canadian politics

Justin Trudeau Has a Beard Now. What Does It Mean?

A few theories on what the prime minister's new facial hair could possibly mean.
Justin Trudeau has a beard
Photo courtesy Adam Scotti / Instagram

Even before Liberal Prime Minister Justin Trudeau won a surprise majority in 2015, Canadians have been unsettlingly fixated on his appearance. For better but mostly worse, the nation has managed to turn Trudeau’s every haircut and possible dye job into a national story.

The prime minister has been compared to a Disney prince, he’s made the cover of Rolling Stone, and he’s most infamously been caught wearing racist makeup as a costume on several occasions.


Trudeau’s latest image statement came in the form of a post on his staff photographer’s Instagram page. Long story short, he has a beard! Not just a five o’clock shadow, but a filled-in salt-and-pepper feat of manscaping.

While many have declared the end of the beard trend as far back as 2016, it remains one of the defining tools in a man’s grooming toolkit. It may seem like growing out a beard is the product of laziness and indecision, but the reality is for most men, there’s a deep-seated psychological motivation for hiding one’s chin. With that in mind, VICE has attempted to decipher what’s going on with JT’s new facial hair.

Trudeau has been on vacation

It’s the first Monday of the decade, and all of us are taking our time easing into the Year of Our Lord, 2020. The Trudeaus were spotted in Costa Rica over the holidays, which adds to the theory that he’s just opted out of a few morning shaves. This is the simplest explanation, and therefore, most incorrect of explanations.

He's a changed man

Trudeau’s not the same person he was in 2019, when everyone found out that he did blackface. The story dominated the October election, and he doesn’t want it coming up next time he gets interviewed on late-night television. Though not the biggest change in appearance, Trudeau’s beard could be interpreted as a signal that he’s done with wearing cultures as costumes. He’s embraced his whiteness and dad-ness in the most obvious way he knows how.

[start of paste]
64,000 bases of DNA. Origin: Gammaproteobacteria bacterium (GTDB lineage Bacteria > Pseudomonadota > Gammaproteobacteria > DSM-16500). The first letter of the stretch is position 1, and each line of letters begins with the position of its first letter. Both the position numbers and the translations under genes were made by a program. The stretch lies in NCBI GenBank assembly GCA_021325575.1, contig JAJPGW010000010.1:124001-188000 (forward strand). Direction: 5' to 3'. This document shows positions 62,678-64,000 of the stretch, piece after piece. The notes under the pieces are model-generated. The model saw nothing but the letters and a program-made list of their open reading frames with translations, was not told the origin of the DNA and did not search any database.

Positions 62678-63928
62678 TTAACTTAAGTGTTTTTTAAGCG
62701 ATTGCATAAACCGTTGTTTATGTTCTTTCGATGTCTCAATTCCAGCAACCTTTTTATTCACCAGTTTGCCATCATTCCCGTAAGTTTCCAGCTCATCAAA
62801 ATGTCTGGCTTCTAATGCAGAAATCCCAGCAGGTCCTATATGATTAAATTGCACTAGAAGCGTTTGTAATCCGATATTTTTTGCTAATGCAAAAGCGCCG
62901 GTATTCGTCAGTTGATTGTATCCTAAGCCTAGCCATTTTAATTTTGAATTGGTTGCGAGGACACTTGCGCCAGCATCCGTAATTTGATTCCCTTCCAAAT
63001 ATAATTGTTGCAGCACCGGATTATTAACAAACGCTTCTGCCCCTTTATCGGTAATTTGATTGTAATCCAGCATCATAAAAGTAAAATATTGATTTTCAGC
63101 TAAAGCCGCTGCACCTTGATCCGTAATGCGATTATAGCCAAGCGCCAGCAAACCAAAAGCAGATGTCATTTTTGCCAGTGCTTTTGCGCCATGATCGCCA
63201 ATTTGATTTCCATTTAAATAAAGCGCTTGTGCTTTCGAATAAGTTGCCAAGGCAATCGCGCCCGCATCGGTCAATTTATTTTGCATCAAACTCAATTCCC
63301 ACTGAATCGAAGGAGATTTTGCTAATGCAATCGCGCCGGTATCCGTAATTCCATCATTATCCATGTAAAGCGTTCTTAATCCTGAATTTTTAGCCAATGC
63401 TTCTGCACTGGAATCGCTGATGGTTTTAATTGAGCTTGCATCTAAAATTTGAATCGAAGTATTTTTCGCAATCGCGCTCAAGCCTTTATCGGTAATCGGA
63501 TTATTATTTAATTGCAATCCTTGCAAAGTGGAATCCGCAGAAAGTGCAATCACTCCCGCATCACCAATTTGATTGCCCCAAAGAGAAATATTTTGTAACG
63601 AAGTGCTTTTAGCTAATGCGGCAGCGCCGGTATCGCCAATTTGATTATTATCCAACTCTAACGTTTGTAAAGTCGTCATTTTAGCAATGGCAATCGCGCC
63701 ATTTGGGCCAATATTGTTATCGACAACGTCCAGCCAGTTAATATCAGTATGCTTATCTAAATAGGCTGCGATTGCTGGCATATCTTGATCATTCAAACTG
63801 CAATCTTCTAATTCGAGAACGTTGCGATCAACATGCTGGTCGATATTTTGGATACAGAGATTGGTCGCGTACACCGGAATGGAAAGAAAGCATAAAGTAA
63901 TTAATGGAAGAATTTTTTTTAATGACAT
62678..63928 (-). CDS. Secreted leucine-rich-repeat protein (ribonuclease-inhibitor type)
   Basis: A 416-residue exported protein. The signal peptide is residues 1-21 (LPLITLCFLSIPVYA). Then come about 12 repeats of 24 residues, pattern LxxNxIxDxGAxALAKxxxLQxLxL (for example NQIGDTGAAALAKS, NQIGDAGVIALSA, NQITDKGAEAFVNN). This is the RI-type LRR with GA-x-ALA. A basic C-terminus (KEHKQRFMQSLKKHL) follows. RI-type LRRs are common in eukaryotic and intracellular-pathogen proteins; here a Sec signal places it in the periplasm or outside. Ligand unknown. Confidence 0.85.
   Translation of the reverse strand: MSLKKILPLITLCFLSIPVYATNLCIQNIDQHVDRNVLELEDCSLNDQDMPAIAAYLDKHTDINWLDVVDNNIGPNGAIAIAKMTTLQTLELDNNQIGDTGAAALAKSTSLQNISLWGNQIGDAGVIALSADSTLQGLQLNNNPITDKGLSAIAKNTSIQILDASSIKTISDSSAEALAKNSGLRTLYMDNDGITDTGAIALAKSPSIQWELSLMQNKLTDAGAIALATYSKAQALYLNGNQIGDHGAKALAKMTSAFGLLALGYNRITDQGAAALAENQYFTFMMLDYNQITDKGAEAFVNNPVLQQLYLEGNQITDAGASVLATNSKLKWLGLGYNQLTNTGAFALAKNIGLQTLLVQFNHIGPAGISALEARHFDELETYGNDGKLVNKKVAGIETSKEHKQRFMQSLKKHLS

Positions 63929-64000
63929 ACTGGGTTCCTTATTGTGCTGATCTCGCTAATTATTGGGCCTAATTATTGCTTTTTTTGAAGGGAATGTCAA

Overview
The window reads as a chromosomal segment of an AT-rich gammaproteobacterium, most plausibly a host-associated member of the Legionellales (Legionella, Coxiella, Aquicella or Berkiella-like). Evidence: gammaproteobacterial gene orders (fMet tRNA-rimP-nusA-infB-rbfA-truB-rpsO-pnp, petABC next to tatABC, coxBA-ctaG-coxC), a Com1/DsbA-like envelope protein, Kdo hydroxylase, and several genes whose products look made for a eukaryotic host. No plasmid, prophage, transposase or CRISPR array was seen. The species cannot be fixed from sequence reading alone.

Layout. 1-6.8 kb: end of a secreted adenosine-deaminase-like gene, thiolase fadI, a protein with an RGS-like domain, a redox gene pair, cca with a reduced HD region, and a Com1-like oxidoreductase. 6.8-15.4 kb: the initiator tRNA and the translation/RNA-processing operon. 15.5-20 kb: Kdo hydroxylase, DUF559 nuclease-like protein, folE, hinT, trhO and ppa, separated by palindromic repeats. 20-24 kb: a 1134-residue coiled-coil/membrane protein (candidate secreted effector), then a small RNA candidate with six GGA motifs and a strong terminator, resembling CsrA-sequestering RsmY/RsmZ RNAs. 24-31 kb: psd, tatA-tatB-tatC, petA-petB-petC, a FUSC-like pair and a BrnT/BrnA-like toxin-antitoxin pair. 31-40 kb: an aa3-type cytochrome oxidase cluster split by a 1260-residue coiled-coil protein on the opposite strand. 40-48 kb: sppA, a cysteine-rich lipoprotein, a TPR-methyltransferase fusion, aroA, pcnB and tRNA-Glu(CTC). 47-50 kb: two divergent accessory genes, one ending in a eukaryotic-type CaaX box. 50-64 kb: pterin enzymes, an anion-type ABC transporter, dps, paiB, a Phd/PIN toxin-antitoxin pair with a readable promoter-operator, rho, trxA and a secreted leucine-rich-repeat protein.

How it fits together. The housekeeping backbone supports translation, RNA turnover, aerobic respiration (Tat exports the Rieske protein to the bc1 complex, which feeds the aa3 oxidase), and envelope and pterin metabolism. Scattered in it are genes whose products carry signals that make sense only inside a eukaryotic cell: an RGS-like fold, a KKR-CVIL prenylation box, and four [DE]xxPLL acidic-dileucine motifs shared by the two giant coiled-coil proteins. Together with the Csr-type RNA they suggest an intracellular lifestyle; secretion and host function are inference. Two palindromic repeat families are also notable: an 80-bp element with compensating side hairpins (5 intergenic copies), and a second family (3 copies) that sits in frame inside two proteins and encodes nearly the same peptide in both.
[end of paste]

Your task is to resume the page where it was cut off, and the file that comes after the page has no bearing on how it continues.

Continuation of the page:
He's a serious politician now

The threat of a war between the U.S. and Iran is looming. The planet is burning. Albertans are out of work and pissed off. It’s time to get down to business. Trudeau has said he intends to take a lower-profile, more collaborative approach to governing in his second term. “The place that the visuals or the role that I took on in leading this government sometimes interfered with our ability to actually talk about the really substantive things we were able to get done,” Trudeau said in his year-end interview with The Canadian Press. Wait, this one’s about blackface again, isn’t it?

He's biting NDP leaders' style

Trudeau made his mark on Canadian political history by “outflanking” the progressive New Democrats on the left of the political spectrum (and then throwing most of those promises out after the 2015 election campaign finished). Canadians aren’t going to fall for that one a second time, but maybe this new beard is a covert attempt to channel NDP leaders’ history of beards and moustaches. The New Democrats have held the facial hair party title since 2003, and with Jagmeet Singh at the helm that’s not going to change anytime soon.

He's a wartime prime minister now

Last year, the New Republic wrote the defining feature on why the beard has made such a comeback through the 21st century, positing that the use of beards by U.S. Special Forces in Afghanistan had led to a civilian culture “drunk on ‘tacticool’ culture.” In short, men decided beards were badass because the scariest soldiers had them. Trudeau is no stranger to the siren call of alpha masculinity; the man did beat up a senator in a boxing ring, after all. With Iran and the U.S. sabre-rattling, and Canada likely to be kinda, sort-of called upon by the U.S. for military or diplomatic assistance, it could be the sign of a politician desperate to look the part of the modern alpha warrior. Or he just went on a vacation.

It's something hockey-related?

Canada defeated Russia in the gold medal game of the World Juniors Sunday, once again establishing Canada’s dominance when it comes to teenagers playing hockey. The playoff beard is a long established tradition in hockey. It could just be that Trudeau was growing his out because Canada’s team of teenagers could not.

Follow Sarah Berman on Twitter.

With files from Josh Visser.